Here’s a question for you. Are the following statements, which I’ve seen on social media these past few days alone, about Trump or Biden:
- The man is an idiot.
- He will destroy this country.
- He’s a fanatic.
- He’s a liar.
- This man is truly evil.
What’s the answer? Trump or Biden?
What would Yoda say?
Well, for that I’ll have to turn to a guy everyone loves (why can’t he be president), Yoda.
Remember that scene in Return of the Jedi, when Yoda is asked by Luke what is in the cave, and Yoda responds, “Only what you take with you.”
The same is true with the dark and scary cave of politics these days. What you’ll find in there is only what you take with you.
The answer to the above question depends on who you are, how you see the political cave and what you take with you.
Many people whom I guide are certain it’s Trump. Others are unequivocal that it has to be Biden. Neither side can imagine there’s anyone out there who would dispute this, certainly anyone decent, definitely not someone with a brain.
Minds are made up. Battle lines have been drawn. The animosity, the vitriol, the anger, the hate…it’s not only ripping through our world, and our hearts, but as many of you know it’s ripping through our homes. I’m right. You are wrong. I’m good. You are bad. That’s the end of the discussion. And I am done with you!
For me this political turmoil ripping families apart hits painfully close to home.
Let me tell you about one of my earliest memories.
The year was 1980 and I was at my grandmother’s house. I was in one room drawing and my dad, his brother and my grandparents were in the other room arguing politics.
One brother was passionate about Regan, the other Carter, and my grandparents were caught in the middle. Debating became arguing became yelling, and the next thing I heard was the door being slammed so hard it literally shattered the frame, came unhinged and glass shattered everywhere.
Worse still, my dad and his brother didn’t speak after that for a long time. I remember feeling heartbroken, confused and more than just a little afraid.
I also remember wondering how a family could come undone over something like this?
My mistake, regret and shame
Fast forward some twenty years, and I not only understood, I became guilty of the same.
My dad and I, although close most of my life, went through a period of time where we would butt heads. It wasn’t over politics. We disagreed about religion.
Back then I was growing more fervent and more rigid in my religious practice. And he, at least from my perspective, was diving off the deep end into the woo woo waters of spirituality. Our worlds collided. Our conversations escalated into debates, which turned into shouting, which devolved into some really, dark, disrespectful and ugly crap coming from both directions.
After one particularly nasty screaming match, my dad and I didn’t speak for nearly a year.
Now he my dad is dead. The time we lost is a regret I will carry with me.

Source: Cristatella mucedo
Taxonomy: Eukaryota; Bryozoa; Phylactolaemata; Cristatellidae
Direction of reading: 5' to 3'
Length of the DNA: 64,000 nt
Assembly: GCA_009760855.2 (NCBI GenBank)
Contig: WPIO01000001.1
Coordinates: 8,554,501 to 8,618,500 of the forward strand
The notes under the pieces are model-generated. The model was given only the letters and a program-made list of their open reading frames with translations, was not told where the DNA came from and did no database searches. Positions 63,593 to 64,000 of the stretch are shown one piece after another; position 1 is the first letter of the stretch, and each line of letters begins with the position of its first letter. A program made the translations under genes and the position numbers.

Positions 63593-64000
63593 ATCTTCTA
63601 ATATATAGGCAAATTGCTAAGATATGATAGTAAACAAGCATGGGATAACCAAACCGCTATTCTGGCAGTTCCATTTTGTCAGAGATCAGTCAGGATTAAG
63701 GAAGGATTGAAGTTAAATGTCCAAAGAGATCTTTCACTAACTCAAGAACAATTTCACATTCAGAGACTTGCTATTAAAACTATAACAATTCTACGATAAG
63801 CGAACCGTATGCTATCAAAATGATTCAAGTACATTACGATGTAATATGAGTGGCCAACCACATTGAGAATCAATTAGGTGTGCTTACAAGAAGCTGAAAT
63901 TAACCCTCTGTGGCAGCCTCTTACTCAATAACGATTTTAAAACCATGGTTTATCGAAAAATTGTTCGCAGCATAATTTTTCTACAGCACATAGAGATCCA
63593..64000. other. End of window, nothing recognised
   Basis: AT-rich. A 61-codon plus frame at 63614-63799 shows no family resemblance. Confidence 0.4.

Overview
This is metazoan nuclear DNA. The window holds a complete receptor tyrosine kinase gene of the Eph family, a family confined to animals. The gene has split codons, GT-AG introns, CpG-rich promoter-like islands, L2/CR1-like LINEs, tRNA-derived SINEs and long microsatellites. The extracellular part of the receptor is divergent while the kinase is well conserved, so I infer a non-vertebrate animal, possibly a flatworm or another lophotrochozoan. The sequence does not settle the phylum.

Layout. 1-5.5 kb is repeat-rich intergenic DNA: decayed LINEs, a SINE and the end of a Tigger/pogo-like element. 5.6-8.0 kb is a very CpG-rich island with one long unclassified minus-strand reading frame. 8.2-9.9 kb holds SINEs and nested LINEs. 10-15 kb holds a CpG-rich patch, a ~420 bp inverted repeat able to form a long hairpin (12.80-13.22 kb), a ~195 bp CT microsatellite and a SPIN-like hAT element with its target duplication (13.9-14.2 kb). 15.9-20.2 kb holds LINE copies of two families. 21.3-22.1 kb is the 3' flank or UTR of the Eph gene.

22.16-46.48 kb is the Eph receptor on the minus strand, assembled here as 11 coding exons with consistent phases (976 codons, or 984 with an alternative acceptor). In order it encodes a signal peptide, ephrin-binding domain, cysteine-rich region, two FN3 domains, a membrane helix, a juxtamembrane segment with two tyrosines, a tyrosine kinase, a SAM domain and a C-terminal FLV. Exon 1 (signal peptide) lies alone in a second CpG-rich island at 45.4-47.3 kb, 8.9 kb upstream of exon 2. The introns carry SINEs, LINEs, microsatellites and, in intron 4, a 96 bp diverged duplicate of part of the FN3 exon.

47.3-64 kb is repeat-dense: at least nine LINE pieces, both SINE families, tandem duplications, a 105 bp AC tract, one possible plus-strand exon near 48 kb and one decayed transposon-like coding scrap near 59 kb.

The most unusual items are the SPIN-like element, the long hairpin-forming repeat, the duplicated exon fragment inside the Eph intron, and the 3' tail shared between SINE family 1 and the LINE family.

The shame I feel for violating the commandment, “honor your father,” and disrespecting my dad, will accompany me to the grave!
Funerals Gone Wild
Of course I’m not alone.
Do you know how many funerals I’ve officiated at where families are torn apart through religion, beliefs and politics?
This child won’t talk to that child because of passionate beliefs? Where one person is cast out as the black sheep because of her views about this, that or the other? Where parent and child haven’t spoken in decades all because they are entrenched in their position, adamant the other is not only wrong, but bad for believing what they believe?
Far too many, that’s how many.
I’ve literally had to break up fist fights, separate where family members sit, I even once had to call the police – think Maury Povitch meets the pulpit. It was that bad!
What About You & Your Family
Today, there’s not a day that goes by where I don’t counsel a client who is free from such suffering over this political race. It is dividing their family. It is tearing apart their friendships. It is ripping through their community. Worst of all, it is revealing some deep and ugly darkness within them. They are living in reaction, in anger, and like me, they are one political argument gone bad from having to live with regret and shame as their relationship will be torn apart.
So let me just say this.
- If you are that young man in the car arguing with your dad,
- If you are that grown woman not speaking to your brother,
- If you are that person who has cut off her friends over politics, over religion, over beliefs, unless you are dealing with violence, or moral betrayals or clear abuse, then…
Stop! It isn’t worth it. Get over it, go around it or let it go!!!
Soon, this election will be over, and you are not careful, your relationship with that person could be over with it.
Don’t kick your loved one out of your car.
Don’t storm out of your family’s home and slam that door.
Don’t sit on opposite sides of the church or synagogue, divide your families and go to war; not over this race!
So go cast your ballot. Vote for whomever you will. Then call your mother or your brother or your friend whom you know just cancelled out your vote. But before you do, and each and every time that desire to debate arises, recite the words of Wayne Dyer, and your newfound relationship saving mantra: “I can choose peace rather than this.”